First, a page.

Photos and text by Annabelle Venter
Eight hours after leaving Windhoek in our Land Rover, we finally switch off the engine, open the doors and find ourselves magically transported into another world – the Caprivi.
It’s true – the landscape has gradually changed. The light has become softer, the trees higher and we’ve even spotted a couple of buffalo en route. But nothing has prepared us for that special feeling we experience when we step out into the Caprivi.
Here, from the moment of arrival, weary travellers are welcomed with soft yet vibrant sensory delights and promises of exciting new adventures. Soft light, tall trees, big animals and colourful birds – it’s all of these and ever so much more. And, of course, the droning of the engine has stopped!
Most of the Caprivi is close to water and provides a rich diversity of flora and fauna.
Firstly, the sounds are entirely different to anywhere else in Namibia. Having a subtropical climate, the region is home to a diversity of birds and animals not found down south. The white-browed (Hueglin’s) robin-chat- will probably be the first to catch your eye.
With its vast melodious repertoire, it is bound to get you out of bed at first light, and might well end a beautiful day. Its partner-in-crime may well be the swamp boubou, another early riser and highly vocal bird, and one that lets you know you’ve arrived in paradise, rendering a curious clicking call, usually in duet.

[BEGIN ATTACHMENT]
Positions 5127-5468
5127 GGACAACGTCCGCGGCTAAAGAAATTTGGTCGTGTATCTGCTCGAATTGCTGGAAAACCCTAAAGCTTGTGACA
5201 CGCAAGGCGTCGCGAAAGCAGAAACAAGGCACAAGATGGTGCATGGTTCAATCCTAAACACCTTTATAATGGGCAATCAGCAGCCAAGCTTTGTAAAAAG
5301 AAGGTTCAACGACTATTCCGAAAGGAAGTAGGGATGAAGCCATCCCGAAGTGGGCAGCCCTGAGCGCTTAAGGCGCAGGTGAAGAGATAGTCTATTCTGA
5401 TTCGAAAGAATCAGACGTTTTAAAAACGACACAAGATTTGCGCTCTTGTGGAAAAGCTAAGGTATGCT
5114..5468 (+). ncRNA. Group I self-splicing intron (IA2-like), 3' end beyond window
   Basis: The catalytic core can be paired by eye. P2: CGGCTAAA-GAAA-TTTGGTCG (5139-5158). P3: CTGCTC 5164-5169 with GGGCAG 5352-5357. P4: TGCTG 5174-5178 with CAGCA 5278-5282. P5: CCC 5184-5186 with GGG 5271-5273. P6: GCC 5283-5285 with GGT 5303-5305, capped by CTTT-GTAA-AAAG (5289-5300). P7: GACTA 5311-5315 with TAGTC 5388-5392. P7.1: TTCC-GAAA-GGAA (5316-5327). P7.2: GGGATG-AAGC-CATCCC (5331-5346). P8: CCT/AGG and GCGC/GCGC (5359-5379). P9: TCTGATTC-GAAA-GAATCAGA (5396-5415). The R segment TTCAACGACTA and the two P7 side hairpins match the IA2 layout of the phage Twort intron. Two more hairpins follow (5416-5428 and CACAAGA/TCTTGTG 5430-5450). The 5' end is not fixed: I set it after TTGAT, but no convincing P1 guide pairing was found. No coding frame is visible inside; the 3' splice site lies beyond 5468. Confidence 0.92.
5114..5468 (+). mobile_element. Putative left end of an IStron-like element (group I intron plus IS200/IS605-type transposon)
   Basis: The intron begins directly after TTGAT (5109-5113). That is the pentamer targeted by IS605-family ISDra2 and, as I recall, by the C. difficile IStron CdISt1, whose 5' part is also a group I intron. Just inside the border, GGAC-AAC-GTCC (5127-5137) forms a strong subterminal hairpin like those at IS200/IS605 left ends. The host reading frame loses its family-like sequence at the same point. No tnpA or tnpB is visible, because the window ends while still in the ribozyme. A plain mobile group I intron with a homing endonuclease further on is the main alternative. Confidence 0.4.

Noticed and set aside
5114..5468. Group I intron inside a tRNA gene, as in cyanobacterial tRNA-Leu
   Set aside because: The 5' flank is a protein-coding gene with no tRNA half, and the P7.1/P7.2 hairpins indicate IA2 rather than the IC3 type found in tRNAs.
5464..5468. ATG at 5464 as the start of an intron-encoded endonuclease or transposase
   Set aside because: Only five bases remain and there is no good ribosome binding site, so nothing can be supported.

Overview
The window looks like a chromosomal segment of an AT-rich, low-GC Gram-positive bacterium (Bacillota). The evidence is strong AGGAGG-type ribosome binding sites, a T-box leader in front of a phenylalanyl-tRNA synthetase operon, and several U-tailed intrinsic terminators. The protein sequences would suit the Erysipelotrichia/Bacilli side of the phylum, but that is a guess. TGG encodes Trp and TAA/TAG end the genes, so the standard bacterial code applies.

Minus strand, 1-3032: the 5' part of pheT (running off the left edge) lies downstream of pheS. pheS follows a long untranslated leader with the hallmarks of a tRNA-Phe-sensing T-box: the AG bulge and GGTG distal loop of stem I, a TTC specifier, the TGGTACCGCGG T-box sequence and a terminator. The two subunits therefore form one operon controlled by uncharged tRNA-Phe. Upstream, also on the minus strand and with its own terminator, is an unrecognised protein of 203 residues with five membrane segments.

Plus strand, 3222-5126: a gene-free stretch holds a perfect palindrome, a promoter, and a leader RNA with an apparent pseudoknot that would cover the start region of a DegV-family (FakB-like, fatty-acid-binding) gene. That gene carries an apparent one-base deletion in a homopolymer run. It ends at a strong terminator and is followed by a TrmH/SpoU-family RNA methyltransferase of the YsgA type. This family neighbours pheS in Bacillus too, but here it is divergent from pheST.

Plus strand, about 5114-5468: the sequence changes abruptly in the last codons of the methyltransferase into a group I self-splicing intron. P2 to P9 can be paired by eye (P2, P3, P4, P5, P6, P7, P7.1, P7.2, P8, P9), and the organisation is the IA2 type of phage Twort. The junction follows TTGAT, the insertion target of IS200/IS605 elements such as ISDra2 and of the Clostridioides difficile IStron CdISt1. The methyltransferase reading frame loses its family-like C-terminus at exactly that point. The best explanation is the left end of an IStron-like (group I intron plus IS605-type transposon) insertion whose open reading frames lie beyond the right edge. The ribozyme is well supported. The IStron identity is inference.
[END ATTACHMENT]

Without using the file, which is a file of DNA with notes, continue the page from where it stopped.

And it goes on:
If you’re camped near a river, you’ll no doubt be serenaded by the iconic call of the African fish-eagle, underscored by the comforting honking of half-submerged hippos in the distance. Add to this the people who live here in harmony with the ebb and flow of nature, and it just feels right – majestic Africa as it has always been.
Because it never really gets as cold in the Caprivi as in the rest of Namibia (riverbanks can be chilly though), springtime seems to come somewhat earlier than elsewhere. By the time we arrive in late September, the stately knob-thorn (Acacia nigrescens) trees have finished flowering and are already sporting a fresh hairdo of little lime-green leaves.
The knob-thorn is quite prolific here, and like the silver terminalia (Terminalia sericea), is an easily recognisable species of the region.
But this is the land of large trees, so when you’re near the rivers, look out for one of my favourites, the huge sausage tree, Kigelia africana, which will now be in flower. To stand beneath one of these humming trees is pure delight, provided you’re not allergic to bees!
The deep maroon, velvety flowers the size of small soup bowls give off a pungent smell, some say akin to rotting flesh, but to me they symbolise springtime in subtropical Africa. While the bees worry the flowers frantically, enjoying the nectar, it is thought that bats actually do the pollination at night.
In any event, the bee activity combined with birds flitting around these giants causes the flowers to fall to the ground with a satisfying plop! These luscious flowers are then enjoyed by monkeys, baboons, antelope and warthogs, to name a few.
One of the reasons we do this annual trek, which often coincides with a birthday, is to admire and photograph the special birds of the region not found anywhere else in Namibia. Our destination is often eastern Caprivi and we usually head for Kalizo Fishing Lodge, which has one of our favourite campsites overlooking the mighty Zambezi River.
There are several other spots along Caprivi’s waterways where you can see nesting colonies of the magnificent carmine bee-eater, which some folk assure us arrive punctually on 22 August each year. I’ve not yet been there on that date to verify this!